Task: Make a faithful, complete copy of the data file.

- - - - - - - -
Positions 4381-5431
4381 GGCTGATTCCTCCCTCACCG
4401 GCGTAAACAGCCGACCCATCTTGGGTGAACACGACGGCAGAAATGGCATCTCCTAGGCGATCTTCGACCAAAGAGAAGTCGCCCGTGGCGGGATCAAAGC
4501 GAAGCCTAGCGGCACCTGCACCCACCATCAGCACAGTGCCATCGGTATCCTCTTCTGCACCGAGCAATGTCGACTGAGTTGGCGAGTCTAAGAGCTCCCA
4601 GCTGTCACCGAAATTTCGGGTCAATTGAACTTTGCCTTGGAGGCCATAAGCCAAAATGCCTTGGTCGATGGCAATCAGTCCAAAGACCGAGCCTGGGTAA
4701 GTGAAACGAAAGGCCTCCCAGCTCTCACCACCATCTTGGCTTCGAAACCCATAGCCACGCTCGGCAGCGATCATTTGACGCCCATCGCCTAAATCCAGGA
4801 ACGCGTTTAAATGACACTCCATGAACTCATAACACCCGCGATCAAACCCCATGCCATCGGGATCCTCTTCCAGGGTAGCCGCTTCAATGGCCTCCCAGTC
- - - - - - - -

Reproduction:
Positions 4381-5431
4381 GGCTGATTCCTCCCTCACCG
4401 GCGTAAACAGCCGACCCATCTTGGGTGAACACGACGGCAGAAATGGCATCTCCTAGGCGATCTTCGACCAAAGAGAAGTCGCCCGTGGCGGGATCAAAGC
4501 GAAGCCTAGCGGCACCTGCACCCACCATCAGCACAGTGCCATCGGTATCCTCTTCTGCACCGAGCAATGTCGACTGAGTTGGCGAGTCTAAGAGCTCCCA
4601 GCTGTCACCGAAATTTCGGGTCAATTGAACTTTGCCTTGGAGGCCATAAGCCAAAATGCCTTGGTCGATGGCAATCAGTCCAAAGACCGAGCCTGGGTAA
4701 GTGAAACGAAAGGCCTCCCAGCTCTCACCACCATCTTGGCTTCGAAACCCATAGCCACGCTCGGCAGCGATCATTTGACGCCCATCGCCTAAATCCAGGA
4801 ACGCGTTTAAATGACACTCCATGAACTCATAACACCCGCGATCAAACCCCATGCCATCGGGATCCTCTTCCAGGGTAGCCGCTTCAATGGCCTCCCAGTC